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Playwright Deepika Arwind on 'Phantasmagoria' at Southwark Playhouse

In anticipation of the psychological horror Phantasmagoria’s opening on November 1st, I interviewed the playwright herself: theatre-maker, writer and performer, Deepika Arwind. Arwind offered some insight into her upcoming play and how she constructs meaning in her artistic work.

When asked about her chosen genre of writing, Arwind explained that she didn’t initially intend to write a psychological horror but that her narrative dictated so. Arwind referred to a certain ambiguity depicted in Phantasmagoria in which characters aren’t who they appear to be.

Phantasmagoria, as Arwind understands it, is typically synonymous with the creation of a dream-like atmosphere, particularly through means of light and shadow. When horror-theatre emerged, technology access was more scarce, so the reliance was upon objects like lanterns to create this air of mystery. This technique is replicated in Arwind’s modern-day work to create an eerie sense of unknowing throughout her play. The contained space also felt relevant and appropriate to Arwind when casting light upon the dangers of divisive politics, a motif characterising the play at large.

When pressed to elaborate on what divisive politics means to her, Arwind explained that she refers to the discrepancy between ‘us’ and ‘them,’ where the effect of ‘othering’ is a sense of feeling less deserving or entitled than another individual. Arwind finds resonance with these issues, and her artistic work serves as a platform for her voice to be heard. Arwind expressed her conviction that artistic work – theatre specifically – provides ample opportunity to amplify the good voices.

Arwind isn’t merely concerned with political distance, but rather distance on an individual level, fearing a gap that becomes increasingly difficult to bridge in light of our own conflicts of interest. Arwind’s intent is to emphasise the multifaceted nature of the self and the different positions we occupy in our personhood, and urges us to bridge those gaps. This is achieved through exploration of the self in dialogue with others, where discourses are of a confrontational nature. Phantasmagoria seeks to explore the ways in which individuals converse with one another, when pitted against each other. It may be considered an argumentative fictional work, as coined by Arwind herself.

Interestingly, Arwind explained that her characters serve as archetypes of the contemporary moment. Her protagonist Mehrosh, for example, is emblematic of innocence. By extension, the female protagonist embodies Arwind’s conviction that women need greater representation in theatre. She notes that theatre has historically been, and is still in large, defined by strong male leads.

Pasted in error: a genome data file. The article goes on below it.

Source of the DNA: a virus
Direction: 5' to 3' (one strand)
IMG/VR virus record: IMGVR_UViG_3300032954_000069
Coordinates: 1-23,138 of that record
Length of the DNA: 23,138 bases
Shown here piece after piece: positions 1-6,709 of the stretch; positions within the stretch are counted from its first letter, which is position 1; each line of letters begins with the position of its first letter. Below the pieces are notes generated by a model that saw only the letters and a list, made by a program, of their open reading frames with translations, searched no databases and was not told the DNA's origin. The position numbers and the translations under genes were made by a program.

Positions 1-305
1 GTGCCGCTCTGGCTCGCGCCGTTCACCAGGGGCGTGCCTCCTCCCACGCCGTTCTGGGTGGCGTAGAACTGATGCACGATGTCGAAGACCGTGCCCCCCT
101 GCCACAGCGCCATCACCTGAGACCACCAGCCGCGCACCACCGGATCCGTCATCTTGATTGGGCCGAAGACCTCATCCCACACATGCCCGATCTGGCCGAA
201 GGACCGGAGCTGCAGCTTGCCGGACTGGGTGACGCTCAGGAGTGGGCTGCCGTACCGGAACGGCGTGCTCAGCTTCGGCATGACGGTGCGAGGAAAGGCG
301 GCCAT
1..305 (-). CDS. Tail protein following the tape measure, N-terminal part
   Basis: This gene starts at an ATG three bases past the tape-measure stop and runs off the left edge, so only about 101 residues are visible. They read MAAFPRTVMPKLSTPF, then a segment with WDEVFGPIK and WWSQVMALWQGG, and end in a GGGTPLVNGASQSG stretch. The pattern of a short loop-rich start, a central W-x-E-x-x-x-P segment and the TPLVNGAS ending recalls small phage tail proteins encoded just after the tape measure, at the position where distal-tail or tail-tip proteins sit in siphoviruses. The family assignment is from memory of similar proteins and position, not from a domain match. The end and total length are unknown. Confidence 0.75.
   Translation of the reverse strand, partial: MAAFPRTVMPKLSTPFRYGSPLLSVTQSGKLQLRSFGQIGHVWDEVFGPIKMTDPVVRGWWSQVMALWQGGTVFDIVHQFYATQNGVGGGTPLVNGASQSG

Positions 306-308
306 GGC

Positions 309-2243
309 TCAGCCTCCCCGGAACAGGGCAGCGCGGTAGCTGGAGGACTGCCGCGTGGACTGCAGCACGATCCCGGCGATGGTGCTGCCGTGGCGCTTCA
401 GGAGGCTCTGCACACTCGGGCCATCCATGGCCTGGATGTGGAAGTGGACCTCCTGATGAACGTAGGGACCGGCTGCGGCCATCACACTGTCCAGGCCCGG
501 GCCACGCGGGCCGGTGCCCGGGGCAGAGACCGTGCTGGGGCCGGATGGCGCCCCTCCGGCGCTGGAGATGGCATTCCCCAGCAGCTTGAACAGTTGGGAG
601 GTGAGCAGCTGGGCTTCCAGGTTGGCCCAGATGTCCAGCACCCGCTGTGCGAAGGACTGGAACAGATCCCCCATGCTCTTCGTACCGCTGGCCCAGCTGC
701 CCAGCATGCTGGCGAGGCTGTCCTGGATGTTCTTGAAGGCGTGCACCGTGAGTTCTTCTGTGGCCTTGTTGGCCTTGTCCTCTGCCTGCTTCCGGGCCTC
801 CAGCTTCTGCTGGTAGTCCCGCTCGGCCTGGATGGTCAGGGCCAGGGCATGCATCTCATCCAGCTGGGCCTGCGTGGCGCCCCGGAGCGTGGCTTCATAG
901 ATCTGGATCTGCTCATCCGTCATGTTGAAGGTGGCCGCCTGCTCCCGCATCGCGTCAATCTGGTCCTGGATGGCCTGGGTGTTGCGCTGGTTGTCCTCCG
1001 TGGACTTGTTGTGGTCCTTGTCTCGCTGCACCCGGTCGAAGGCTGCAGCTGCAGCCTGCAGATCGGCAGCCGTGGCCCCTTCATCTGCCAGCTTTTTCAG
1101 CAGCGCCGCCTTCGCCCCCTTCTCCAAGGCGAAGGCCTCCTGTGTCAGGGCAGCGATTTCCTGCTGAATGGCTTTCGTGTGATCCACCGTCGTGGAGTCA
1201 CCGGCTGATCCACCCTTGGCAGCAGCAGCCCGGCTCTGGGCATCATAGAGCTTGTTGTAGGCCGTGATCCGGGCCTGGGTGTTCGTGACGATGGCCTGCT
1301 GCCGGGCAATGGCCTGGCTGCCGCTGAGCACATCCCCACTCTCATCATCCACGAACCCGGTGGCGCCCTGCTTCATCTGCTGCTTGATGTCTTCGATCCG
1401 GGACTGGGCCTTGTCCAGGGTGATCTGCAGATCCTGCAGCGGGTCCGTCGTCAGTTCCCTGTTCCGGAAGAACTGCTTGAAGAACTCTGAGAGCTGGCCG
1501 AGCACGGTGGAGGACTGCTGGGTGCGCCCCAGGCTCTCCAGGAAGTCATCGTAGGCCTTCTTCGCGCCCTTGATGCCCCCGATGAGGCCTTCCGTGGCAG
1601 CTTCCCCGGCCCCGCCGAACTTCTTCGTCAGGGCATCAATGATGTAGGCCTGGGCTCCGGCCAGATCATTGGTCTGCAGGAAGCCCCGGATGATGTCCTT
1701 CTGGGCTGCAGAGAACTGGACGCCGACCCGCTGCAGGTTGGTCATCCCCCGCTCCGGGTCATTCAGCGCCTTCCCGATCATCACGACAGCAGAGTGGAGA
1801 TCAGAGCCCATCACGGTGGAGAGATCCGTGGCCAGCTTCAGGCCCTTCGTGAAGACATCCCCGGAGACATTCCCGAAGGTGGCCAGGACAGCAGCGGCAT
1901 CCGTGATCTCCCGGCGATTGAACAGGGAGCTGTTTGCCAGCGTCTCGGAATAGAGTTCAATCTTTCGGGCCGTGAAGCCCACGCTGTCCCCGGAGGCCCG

As a woman in theatre herself, Arwind works closely with institutions that foster a safe environment for the development of work by female writers of South Asian descent, namely Kali Theatre. Though, she notes that many of her skills were developed and enhanced in artist residencies – at the time of my writing she was based at the Akademi Schloss Solitude in Germany. Though based out of India, Arwind spends significant time in Europe and the USA, having earned herself international recognition as a playwright.

Phantasmagoria seeks to explore the ways in which one navigates the world at a time that is fraught and precarious, the last two decades having been characterised by polarisation. The play holds particular relevance in light of the emergence of mass media and the consequent misinformation and misguided opinions we are continually subject to. It is her hope that Phantasmagoria serves as a wakeup call. Arwind encourages us to consider the generation to follow and the legacy we wish to leave with them; should this be a reality characterised by heat and terror? Arwind asks why waging war overrides our desire to confront issues like the climate crisis, proposing that we could use our time more productively.

Arwind’s universal message is presented in a unique horror form, and for this reason I anticipate that the production of Phantasmagoria will be a thrilling experience.

To see the ideas I have discussed with Arwind translated onto stage, visit the link below for more information and tickets on Phantasmagoria at the Southwark Playhouse Borough, showing from November 1st- November 23rd, 2023.


Edited by Georgia Gibson, Theatre Editor.


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